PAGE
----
One fifth of Greeks covering 83 pct of annual income taxes

One fifth of Greeks covering 83 pct of annual income taxes

The left-led government’s blase response to criticism of its overtaxation of the middle class can be explained by the fact that it actually only affects a relatively small section of the population: From a total of about 8.8 million taxpayers, 80 percent, or 7.1 million, pay from zero to 100 euros per month in taxes. As for the Single Property Tax (ENFIA), four in five property owners also pay from zero to just 42 euros per month.

An analysis of tax declarations reveals that 80.8 percent of taxpayers – those who declare a low income – are responsible for just 16.8 percent of the total income tax on individuals, meaning that the remaining 83.2 percent of that tax is covered by 19.2 percent of Greeks.

This is because 7,091,832 taxpayers pay an average of 190 euros per year to the tax authorities, while 1,676,485 taxpayers with relatively higher incomes pay 21 times more on average, or 3,985 euros per year. It also explains why Finance Minister Euclid Tsakalotos had no qualms about admitting to overtaxing the middle classes, given that four in five Greeks are not actually affected by it.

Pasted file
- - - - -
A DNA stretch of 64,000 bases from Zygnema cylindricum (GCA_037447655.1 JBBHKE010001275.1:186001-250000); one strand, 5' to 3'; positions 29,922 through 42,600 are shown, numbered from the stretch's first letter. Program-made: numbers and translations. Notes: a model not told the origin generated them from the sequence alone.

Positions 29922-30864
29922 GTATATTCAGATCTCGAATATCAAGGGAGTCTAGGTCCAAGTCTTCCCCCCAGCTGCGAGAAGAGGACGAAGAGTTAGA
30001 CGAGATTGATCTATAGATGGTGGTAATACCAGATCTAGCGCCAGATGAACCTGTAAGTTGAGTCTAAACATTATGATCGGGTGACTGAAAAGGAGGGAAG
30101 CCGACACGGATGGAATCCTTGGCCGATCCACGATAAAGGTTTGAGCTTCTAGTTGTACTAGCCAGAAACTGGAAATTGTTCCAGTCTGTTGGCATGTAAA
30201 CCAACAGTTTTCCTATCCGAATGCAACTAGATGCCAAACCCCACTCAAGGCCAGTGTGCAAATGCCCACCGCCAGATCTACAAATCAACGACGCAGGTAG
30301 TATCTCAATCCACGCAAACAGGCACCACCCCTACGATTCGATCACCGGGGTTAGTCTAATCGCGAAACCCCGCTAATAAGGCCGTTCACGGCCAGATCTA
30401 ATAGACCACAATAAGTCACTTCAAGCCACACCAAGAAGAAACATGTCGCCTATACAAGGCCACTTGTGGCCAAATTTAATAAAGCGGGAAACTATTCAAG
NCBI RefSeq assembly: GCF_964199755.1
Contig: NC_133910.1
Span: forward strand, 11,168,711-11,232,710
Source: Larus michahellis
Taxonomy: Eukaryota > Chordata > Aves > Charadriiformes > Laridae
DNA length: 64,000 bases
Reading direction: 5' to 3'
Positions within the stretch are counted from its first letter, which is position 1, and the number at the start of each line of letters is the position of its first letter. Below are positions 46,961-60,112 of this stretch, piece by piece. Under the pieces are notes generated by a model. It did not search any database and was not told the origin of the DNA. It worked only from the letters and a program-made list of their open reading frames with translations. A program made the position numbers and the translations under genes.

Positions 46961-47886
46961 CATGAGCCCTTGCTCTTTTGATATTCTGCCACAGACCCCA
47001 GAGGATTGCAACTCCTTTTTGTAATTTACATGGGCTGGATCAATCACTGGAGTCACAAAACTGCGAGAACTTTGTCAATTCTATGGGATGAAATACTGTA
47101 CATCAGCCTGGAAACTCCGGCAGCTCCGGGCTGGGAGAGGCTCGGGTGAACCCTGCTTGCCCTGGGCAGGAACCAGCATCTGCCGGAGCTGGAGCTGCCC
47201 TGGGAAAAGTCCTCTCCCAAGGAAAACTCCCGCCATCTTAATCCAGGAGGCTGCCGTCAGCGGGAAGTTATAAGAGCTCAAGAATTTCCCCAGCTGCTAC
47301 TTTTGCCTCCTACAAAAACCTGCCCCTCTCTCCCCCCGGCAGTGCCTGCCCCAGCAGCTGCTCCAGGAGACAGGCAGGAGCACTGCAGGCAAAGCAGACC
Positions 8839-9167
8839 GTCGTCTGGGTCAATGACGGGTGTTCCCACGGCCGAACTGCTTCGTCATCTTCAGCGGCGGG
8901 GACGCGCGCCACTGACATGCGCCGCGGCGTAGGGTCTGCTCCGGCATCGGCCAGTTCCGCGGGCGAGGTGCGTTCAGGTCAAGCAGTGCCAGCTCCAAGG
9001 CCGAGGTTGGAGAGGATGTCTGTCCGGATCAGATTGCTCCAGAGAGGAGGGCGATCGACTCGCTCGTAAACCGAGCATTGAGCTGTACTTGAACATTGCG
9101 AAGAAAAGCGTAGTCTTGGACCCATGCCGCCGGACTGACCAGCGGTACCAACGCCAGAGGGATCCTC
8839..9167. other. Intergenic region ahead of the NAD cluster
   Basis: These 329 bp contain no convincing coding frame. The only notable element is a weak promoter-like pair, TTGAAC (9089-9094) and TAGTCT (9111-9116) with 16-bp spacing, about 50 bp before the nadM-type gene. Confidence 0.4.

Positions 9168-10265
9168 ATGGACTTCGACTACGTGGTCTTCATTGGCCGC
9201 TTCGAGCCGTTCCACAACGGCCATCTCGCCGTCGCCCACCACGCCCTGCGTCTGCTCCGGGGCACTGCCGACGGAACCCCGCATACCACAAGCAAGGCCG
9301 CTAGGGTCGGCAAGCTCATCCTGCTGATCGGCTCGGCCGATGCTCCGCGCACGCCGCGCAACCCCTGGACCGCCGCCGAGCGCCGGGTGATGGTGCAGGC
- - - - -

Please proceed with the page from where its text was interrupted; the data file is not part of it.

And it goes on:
With the exception of the reduction of the tax-free threshold – which was something the country’s creditors insisted on so as to broaden the tax base – all of the other measures adopted by this government have contributed to concentrating the burden on a small section of the population: changes in the calculation of social security contributions and the solidarity levy, the new income tax brackets, changes to the way freelance professionals are taxed, the increase of the burden on people who receive both a salary and work freelance, and shifting part of the ENFIA load through the supplementary property tax.

In ENFIA’s case in particular, from a total of 6,390,936 individuals who receive a payment notice, some 77 percent, or 4,924,012 property owners, have to pay no more than 500 euros per year. This adds up to 911 million euros, which is only one third of the amount individuals pay for the property tax. Consequently, the remaining 1,466,924 people, or 23 percent, have to cover the rest, which is 1.8 billion euros or two thirds of the ENFIA collections the Finance Ministry expects every year from individuals.

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